46, Institute for the Study of Labor (IZA).
- Ralph Rotte & Michael Vogler, 2000. "The effects of development on migration: Theoretical issues and new empirical evidence," Journal of Population Economics, Springer, vol. 13(3), pages 485-508.
- David J. McKenzie & Nicole Hildebrandt, 2005.
"The Effects of Migration on Child Health in Mexico,"
Journal of LACEA Economia,
LACEA - LATIN AMERICAN AND CARIBBEAN ECONOMIC ASSOCIATION.
- Hildebrandt, Nicole & McKenzie, David, 2005. "The effects of migration on child health in Mexico," Policy Research Working Paper Series 3573, The World Bank.
- Timothy J. Hatton & Jeffrey G. Williamson, 2002.
"What Fundamentals Drive World Migration?,"
NBER Working Papers
9159, National Bureau of Economic Research, Inc.
- Hatton, Timothy J. & Williamson, Jeffrey G, 2002. "What Fundamentals Drive World Migration?," CEPR Discussion Papers 3559, C.E.P.R. Discussion Papers.
- Hatton, Timothy J. & Williamson, Jeffrey G., 2003. "What Fundamentals Drive World Migration?," Working Paper Series UNU-WIDER Research Paper , World Institute for Development Economic Research (UNU-WIDER).
- Timothy Hatton & Jeffery Williamson, 2002. "What Fundamentals Drive World Migration?," CEPR Discussion Papers 458, Centre for Economic Policy Research, Research School of Economics, Australian National University.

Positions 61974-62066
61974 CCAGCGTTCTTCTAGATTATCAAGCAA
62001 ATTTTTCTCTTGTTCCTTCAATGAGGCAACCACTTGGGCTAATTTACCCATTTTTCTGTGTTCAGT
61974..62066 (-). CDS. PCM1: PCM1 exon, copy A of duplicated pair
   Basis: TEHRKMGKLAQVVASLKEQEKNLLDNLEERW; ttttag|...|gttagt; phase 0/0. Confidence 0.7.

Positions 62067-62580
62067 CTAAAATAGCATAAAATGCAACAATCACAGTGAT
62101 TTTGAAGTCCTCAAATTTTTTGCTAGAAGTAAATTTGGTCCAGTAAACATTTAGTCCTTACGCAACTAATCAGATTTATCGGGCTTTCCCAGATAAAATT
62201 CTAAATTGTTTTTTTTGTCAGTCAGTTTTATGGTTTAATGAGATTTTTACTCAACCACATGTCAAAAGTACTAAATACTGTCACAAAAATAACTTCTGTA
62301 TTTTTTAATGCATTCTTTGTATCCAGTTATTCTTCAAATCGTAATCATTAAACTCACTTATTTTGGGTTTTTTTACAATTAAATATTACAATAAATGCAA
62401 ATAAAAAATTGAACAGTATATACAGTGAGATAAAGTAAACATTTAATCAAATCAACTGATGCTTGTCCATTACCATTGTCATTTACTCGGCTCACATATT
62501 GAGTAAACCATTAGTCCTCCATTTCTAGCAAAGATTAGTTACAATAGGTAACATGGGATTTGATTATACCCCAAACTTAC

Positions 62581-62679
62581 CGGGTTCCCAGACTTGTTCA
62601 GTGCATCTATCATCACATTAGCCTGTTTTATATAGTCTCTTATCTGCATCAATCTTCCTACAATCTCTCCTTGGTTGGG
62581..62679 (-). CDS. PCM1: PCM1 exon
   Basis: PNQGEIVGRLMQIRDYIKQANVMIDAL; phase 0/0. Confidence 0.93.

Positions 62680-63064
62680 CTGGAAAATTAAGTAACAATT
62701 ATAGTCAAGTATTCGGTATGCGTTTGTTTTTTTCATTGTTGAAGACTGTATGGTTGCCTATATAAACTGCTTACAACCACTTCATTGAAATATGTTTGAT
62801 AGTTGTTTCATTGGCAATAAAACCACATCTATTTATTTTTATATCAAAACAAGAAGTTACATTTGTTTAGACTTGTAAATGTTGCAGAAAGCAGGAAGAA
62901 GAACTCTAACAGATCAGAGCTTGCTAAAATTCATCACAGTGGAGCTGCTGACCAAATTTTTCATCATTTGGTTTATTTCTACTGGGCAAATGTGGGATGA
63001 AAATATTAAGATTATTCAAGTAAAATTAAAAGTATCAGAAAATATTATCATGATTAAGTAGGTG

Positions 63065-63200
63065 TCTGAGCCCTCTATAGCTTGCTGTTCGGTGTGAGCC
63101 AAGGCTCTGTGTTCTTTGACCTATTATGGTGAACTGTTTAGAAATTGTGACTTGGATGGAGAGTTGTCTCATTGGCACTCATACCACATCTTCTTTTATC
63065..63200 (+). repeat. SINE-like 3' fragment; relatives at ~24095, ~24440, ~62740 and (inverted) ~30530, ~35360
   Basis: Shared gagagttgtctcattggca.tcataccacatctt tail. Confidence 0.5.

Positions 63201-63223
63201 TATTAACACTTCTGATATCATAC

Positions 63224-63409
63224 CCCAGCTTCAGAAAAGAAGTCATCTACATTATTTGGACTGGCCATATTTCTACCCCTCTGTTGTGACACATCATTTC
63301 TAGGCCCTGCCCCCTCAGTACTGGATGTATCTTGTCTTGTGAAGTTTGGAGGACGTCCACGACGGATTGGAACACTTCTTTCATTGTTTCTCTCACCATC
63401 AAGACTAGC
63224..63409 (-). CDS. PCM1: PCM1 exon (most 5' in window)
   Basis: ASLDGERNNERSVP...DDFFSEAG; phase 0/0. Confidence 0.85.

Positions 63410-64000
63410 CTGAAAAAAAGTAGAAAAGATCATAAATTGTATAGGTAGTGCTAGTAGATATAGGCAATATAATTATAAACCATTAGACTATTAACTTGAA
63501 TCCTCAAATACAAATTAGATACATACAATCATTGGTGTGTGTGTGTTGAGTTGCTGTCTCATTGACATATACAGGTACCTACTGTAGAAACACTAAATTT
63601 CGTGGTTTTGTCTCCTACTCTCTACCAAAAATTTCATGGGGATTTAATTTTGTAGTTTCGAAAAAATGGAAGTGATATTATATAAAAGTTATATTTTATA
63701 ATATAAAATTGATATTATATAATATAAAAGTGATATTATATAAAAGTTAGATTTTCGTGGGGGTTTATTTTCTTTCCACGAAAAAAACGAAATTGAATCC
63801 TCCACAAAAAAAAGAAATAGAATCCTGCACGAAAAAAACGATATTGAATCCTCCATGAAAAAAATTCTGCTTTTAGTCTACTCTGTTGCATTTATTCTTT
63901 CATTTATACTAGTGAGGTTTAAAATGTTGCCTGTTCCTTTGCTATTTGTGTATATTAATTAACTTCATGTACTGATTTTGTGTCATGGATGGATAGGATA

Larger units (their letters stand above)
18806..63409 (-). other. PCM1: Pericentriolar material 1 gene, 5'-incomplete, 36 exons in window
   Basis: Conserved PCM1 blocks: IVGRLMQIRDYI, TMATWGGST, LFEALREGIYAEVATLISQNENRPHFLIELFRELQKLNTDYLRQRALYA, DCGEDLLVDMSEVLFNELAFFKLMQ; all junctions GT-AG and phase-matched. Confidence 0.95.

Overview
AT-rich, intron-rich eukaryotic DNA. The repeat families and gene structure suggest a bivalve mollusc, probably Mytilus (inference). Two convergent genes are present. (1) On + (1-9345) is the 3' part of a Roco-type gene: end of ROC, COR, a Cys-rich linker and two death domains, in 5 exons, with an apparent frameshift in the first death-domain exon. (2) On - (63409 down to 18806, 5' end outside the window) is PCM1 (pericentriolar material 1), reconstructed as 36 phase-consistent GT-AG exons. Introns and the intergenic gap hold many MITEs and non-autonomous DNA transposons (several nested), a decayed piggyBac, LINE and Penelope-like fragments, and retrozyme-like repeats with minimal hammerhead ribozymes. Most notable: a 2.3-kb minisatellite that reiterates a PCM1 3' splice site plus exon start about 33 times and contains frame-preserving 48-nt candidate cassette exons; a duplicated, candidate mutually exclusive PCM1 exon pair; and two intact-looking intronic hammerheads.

- Alice Mesnard, 2004. "Temporary migration and capital market imperfections," Oxford Economic Papers, Oxford University Press, vol. 56(2), pages 242-262, April.
- Adams, Richard H, Jr, 1998. "Remittances, Investment, and Rural Asset Accumulation in Pakistan," Economic Development and Cultural Change, University of Chicago Press, vol. 47(1), pages 155-73, October.
- Taylor, J. Edward & Mora, Jorge & Adams, Richard H., Jr. & Lopez-Feldman, Alejandro, 2005.
"Remittances, Inequality and Poverty: Evidence from Rural Mexico,"
60287, University of California, Davis, Department of Agricultural and Resource Economics.
- Taylor, J. Edward & Mora, Jorge & Adams, Richard H., Jr., 2005. "Remittances, Inequality and Poverty: Evidence from Rural Mexico," 2005 Annual meeting, July 24-27, Providence, RI 19245, American Agricultural Economics Association (New Name 2008: Agricultural and Applied Economics Association).
- Edwards, Alejandra Cox & Ureta, Manuelita, 2003. "International migration, remittances, and schooling: evidence from El Salvador," Journal of Development Economics, Elsevier, vol. 72(2), pages 429-461, December.
- Gustafsson, Bjorn & Makonnen, Negatu, 1993. "Poverty and Remittances in Lesotho," Journal of African Economies, Centre for the Study of African Economies (CSAE), vol. 2(1), pages 49-73, May.
- Alejandra Cox Edwards & Manuelita Ureta, 2003. "International Migration, Remittances, and Schooling: Evidence from El Salvador," NBER Working Papers 9766, National Bureau of Economic Research, Inc.
This item has more than 25 citations. To prevent cluttering this page, these citations are listed on a separate page. reading list or among the top items on IDEAS.Access and download statisticsgeneral information about how to correct material in RePEc.
For technical questions regarding this item, or to correct its authors, title, abstract, bibliographic or download information, contact: (Oxford University Press) or (Christopher F. Baum).
If references are entirely missing, you can add them using this form.